With his near-tie with Mitt Romney, Rick Santorum surprised those following the Iowa caucuses. While only the last minute polls noted his rise, most early polls predicted him to capture about half of the votes he did. However, two social media monitoring services used Twitter and Facebook to predict his rise, prior to the vote. Globalpoint saw Santorum dominate other candidates in positive mentions on Twitter in the days prior to the vote. Social Bakers found Santorum’s Facebook fans grew at a faster rate than any of his contenders. While neither source would have accurately predicted how close the race was, they both uncovered a phenomenon that many experts didn’t anticipate.
So what? While social listening will never replace more statistically rigorous research, marketers will increasingly tap into these data as a starting point for insights. As tools for examining and digesting social data improve so will the ability to reflect the American consciousness.
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Beauty, Anytime and Anywhere
In a recent trend watch, Iconoculture reports on the growth of beauty tools, products and services that deliver instant gratification to consumers. A number of retailers, including OPI, Guerlain and Sephora have created personal care pop-up shops that do not require an appointment. Consumers who prefer these walk-in services point to their flexibility, convenience and ability to fulfill cravings instantly as reasons why they use them. Furthermore, women are choosing both style and accessibility, and prefer not to compromise either.
So what? Retailers will continue to find ways to creatively provide beauty services and products to consumers quickly. In addition to in-store, companies will provide more immediate delivery to customers. For example, Sephora now offers same day store-to-door service in Manhattan. There might be opportunities for Condé Nast’s brands to be a part of the in-store presence for these retailers or partner with online suppliers.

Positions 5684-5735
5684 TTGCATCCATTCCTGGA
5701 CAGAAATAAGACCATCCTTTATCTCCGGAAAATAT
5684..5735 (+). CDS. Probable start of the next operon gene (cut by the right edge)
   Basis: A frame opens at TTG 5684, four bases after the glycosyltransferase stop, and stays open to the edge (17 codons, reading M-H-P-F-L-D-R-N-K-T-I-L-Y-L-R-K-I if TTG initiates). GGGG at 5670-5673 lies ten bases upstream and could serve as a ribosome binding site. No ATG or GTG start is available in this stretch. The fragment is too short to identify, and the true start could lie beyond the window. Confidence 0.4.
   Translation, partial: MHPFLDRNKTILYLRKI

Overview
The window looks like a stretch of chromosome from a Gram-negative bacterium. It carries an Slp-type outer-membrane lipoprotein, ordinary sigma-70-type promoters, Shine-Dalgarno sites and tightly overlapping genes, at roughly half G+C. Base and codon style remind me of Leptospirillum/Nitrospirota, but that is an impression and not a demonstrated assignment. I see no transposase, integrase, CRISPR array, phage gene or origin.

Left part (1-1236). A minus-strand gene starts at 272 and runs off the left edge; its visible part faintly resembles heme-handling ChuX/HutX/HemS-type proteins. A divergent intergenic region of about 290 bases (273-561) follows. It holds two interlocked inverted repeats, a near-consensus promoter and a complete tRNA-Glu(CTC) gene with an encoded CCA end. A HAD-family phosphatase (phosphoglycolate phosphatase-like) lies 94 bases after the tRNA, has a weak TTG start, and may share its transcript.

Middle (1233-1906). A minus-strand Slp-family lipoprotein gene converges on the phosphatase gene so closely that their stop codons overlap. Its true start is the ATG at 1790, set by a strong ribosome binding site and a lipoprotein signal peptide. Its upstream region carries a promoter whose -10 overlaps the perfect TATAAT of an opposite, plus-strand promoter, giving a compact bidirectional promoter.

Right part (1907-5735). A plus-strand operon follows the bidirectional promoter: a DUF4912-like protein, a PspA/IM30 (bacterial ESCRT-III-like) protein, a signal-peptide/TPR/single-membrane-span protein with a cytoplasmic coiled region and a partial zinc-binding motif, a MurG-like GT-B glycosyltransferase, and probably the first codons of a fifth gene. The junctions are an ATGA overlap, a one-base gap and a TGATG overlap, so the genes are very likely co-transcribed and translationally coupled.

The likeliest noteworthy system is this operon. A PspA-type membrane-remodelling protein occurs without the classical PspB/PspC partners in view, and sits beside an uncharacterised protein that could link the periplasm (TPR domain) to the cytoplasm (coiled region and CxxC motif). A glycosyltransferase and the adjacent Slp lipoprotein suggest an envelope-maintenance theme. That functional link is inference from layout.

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Baby Boomers Rethink Values
At last month’s International Council on Active Ageing conference, research was unveiled that Baby Boomers (born between 1945 and 1964) are becoming more self-aware, self-responsible, and are developing a more pragmatic approach to their lifestyles. The research found that Baby Boomers have shifted their approach from valuing possessions to valuing relationships and experiences. The Boomers are also not worried about getting older, as two-thirds believe their best years are ahead of them. To ensure they enjoy those years, Boomers are looking to be fitter and healthier than any previous generation. They are seeking richer cultural experiences, such as vacations.
So what? While Baby Boomers may be putting less significance on material possessions, they are adding importance to personal experiences. Content providers and advertisers who illustrate culture, fitness, and societal import may find their messages to more effectively resonate with Baby Boomers.
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Quick Takes
Top 10 Grossing Films of 2011
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Forbes’ 20 Most Powerful People on Earth
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Condé Nast
Feedback, questions, ideas for future issues? Please contact:

Phil Paparella
Condé Nast Research & Insights | Associate Director
1166 6th Avenue, 14th fl. | NY, NY 10036 | office 212.790.6044 | philip_paparella@condenast.com

Tamar Rimmon | Senior Manager, Digital Analytics
Robyn Hightower | Manager, Research & Insights